Potato Prints at the London Python Dojo

So I couldn't resist the obvious pun: the London Python Dojo was hosted yesterday at Potato, a Django-based web agency somewhere off Tottenham Court Road. (Which is a bonus for West Londoners like me). And after the initial round of pizza & beer generously provided by our hosts, the choice of activity for the evening was to generate ASCII art from images. And so I feel justified in perpetrating the punny title.

It was a good choice for a challenge. We allow something between an hour and a quarter and an hour and a half to get all the work done. If something's too complex you'll hardly have worked through the documentation before time is up, which can be a bit dispiriting. (This happens when we select tasks like "Use a neural network to generate Trump-like tweets"). Occasionally the task is too easy, but this is better as there's lots of scope for what teachers would call "extension activities" -- ie bells & whistles.

One of the joys of the London Python Dojo is that it's up to each team to interpret the challenge as they wish. Not always but often someone comes up with an off-beat interpretation or solution which adds to the fun. Last night's involved a team who used the potato emoji as their character cell for any faces which OpenCV could recognise in the underlying picture.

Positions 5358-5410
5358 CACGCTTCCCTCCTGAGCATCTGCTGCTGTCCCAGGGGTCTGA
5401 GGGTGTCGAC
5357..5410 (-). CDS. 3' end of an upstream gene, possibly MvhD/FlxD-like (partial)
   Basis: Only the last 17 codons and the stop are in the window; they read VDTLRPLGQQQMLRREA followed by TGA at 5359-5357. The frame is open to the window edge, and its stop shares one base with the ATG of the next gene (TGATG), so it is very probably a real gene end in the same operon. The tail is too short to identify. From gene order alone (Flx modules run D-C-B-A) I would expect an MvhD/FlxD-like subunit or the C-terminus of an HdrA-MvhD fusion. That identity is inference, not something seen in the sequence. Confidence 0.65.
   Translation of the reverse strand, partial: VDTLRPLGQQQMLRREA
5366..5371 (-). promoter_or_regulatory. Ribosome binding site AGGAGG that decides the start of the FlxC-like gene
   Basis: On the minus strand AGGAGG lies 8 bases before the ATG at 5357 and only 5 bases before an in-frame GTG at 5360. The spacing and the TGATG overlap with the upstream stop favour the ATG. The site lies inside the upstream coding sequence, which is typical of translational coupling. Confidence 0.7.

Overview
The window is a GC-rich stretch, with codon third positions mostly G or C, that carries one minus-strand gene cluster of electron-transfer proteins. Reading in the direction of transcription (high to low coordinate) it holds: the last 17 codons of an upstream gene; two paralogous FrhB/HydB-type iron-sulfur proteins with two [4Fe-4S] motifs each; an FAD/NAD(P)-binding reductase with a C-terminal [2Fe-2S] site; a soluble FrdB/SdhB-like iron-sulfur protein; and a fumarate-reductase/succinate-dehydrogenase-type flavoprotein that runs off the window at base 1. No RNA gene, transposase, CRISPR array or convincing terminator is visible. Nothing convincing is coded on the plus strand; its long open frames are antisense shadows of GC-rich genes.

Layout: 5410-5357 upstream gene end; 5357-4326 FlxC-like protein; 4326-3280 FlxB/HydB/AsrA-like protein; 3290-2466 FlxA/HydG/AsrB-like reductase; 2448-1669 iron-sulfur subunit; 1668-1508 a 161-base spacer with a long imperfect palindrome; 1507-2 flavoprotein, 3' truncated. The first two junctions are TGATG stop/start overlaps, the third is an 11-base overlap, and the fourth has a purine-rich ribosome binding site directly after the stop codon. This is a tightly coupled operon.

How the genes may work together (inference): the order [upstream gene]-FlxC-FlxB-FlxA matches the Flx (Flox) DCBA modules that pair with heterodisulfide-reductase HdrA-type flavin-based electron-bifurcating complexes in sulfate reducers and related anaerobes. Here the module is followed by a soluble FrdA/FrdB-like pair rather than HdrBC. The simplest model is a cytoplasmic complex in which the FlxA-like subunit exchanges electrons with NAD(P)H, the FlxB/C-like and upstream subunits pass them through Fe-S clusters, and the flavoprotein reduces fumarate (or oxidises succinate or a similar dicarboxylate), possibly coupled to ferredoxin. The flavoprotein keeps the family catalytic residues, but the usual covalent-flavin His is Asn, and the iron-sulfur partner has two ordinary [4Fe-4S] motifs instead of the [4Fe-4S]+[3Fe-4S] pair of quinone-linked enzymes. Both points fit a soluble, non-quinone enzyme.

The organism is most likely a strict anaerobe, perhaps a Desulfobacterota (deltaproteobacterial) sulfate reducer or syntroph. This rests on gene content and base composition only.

Our team had myself & Tom Viner, the evening's cat-herder, plus Jen & Chris, two less-experienced Pythoneers. We split into two, Tom & Chris using Pillow to analyze pictures for brightness, while Jen & I mapped "bright" pixels onto particular ASCII characters on a 64x64 grid structure. You can see the results of our joint efforts on Github: https://github.com/tomviner/ascii-art.

I was pleased to able to use my Dojo Board library again. It does nothing which you couldn't do yourself in a few minutes, but it does make that part of the work a piece of cake. Naturally, I did have to extend it a little to suit our needs -- scratching my own itch while eating my own dogfood!

As always, the atmosphere was good; the hosts were very welcoming and friendly; O'Reilly continue to support us, month after month, with a donated book.

We're on the look-out both for venues to host & sponsor the event, and for people willing to cat-herd for an evening. Please let us know via email or Twitter if you're interested in either of those things.